Prosthodontics is the branch of dentistry dedicated to treating patients who have structural deficiencies in the teeth or oral tissues. A prosthodontist is a specialist in this field and is not the same as your general dentist. Here's an introduction to three important treatments that prosthodontists offer.
Dentures, Bridges, and Implants
Tooth loss and the need for prosthodontic care is not uncommon. In the U.S., 120 million people are missing one or more teeth according to the American College of Prosthodontists. The incidence of tooth loss is higher in the elderly population, so people are more likely to need treatment from a prosthodontist as they age.
Prosthodontists are trained in various methods for replacing missing teeth and restoring the functionality of damaged teeth. Prosthodontists can treat their patients with dentures, dental crowns and bridges, and dental implants. The extra training that prosthodontists undertake helps them achieve consistent, long-term results with dental prosthetics.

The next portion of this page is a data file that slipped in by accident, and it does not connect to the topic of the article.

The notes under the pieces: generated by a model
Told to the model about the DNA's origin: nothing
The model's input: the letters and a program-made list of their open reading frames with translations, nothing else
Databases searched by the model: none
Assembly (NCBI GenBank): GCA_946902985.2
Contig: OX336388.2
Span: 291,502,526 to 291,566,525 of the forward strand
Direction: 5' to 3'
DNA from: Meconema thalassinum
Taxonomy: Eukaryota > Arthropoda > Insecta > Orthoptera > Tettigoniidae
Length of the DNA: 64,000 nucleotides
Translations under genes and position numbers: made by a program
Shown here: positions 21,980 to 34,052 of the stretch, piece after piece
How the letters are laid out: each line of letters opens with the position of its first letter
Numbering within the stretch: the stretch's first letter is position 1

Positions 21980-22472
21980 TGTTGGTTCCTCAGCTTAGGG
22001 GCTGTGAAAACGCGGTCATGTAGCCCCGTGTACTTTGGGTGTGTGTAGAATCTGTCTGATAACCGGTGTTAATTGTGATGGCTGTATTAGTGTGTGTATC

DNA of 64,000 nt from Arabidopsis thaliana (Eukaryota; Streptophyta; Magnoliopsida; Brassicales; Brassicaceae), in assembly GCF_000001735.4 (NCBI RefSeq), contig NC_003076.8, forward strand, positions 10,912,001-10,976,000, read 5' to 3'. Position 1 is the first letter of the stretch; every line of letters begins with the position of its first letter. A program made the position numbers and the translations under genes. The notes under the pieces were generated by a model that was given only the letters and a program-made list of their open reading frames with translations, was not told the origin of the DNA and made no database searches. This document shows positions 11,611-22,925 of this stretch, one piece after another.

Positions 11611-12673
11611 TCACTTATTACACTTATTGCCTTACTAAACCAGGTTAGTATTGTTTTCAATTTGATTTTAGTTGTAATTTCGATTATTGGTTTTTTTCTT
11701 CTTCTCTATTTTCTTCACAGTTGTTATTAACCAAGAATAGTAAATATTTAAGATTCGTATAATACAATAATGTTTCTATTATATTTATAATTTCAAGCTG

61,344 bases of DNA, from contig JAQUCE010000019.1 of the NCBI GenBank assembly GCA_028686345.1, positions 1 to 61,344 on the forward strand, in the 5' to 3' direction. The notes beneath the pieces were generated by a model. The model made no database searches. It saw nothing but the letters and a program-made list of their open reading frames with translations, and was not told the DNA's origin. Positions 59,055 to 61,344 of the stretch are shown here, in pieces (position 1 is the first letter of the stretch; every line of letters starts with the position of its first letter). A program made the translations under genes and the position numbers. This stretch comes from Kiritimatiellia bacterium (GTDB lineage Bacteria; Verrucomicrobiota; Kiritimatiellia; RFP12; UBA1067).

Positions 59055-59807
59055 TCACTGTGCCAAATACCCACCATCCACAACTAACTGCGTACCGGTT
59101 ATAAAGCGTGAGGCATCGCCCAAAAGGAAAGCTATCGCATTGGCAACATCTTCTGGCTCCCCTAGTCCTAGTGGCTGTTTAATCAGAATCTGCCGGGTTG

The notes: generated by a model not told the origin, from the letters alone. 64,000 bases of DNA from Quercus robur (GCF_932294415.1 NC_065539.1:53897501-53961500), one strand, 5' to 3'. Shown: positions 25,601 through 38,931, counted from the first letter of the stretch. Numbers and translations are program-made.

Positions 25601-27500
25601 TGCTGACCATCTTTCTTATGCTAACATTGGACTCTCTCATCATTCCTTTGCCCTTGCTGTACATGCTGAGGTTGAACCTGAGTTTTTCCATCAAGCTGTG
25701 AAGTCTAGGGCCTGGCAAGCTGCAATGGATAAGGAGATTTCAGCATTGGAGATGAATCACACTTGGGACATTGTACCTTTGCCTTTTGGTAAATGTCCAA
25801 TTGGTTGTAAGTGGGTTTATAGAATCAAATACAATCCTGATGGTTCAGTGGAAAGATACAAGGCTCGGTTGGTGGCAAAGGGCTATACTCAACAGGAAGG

Sleep Apnea Treatment
Restoring missing and damaged teeth isn't the only responsibility of a prosthodontist. These dental professionals are also trained to treat the maxillofacial tissues that are involved in sleep apnea. When muscles in the mouth and throat become relaxed during sleep, soft tissue can block the airway and cause obstructive sleep apnea.
Before resorting to more intrusive treatment options for sleep apnea, such as CPAP machines, a prosthodontist may try to treat your condition with an oral appliance. These devices make small adjustments to the position of the jaw or tongue to prevent them from blocking the airway while the patient sleeps.
TMJ Disorder Relief
Temporomandibular joint disorder, or TMJ disorder, is a condition that causes pain and tenderness in the tissues around the jaw. The temporomandibular joint connects the lower jaw bone to the skull. TMJ disorders can cause headaches and jaw pain that extends into the face and ears.
Prosthodontists can treat TMJ disorders to restore their patient's ability to chew and speak without pain. Treatment focuses on keeping the jaw in a stable position that helps to reduce inflammation. This can be accomplished with a splint or bite guard. Your prosthodontist may supplement your TMJ treatment with muscle relaxers or physical therapy if needed.
Dental patients with impaired structure or function in the teeth and surrounding tissues are considered advanced cases. The additional training and expertise of a prosthodontist is necessary to achieve good outcomes for these patients. If you are in need of reconstructive dental work, consider seeking prosthodontist treatment.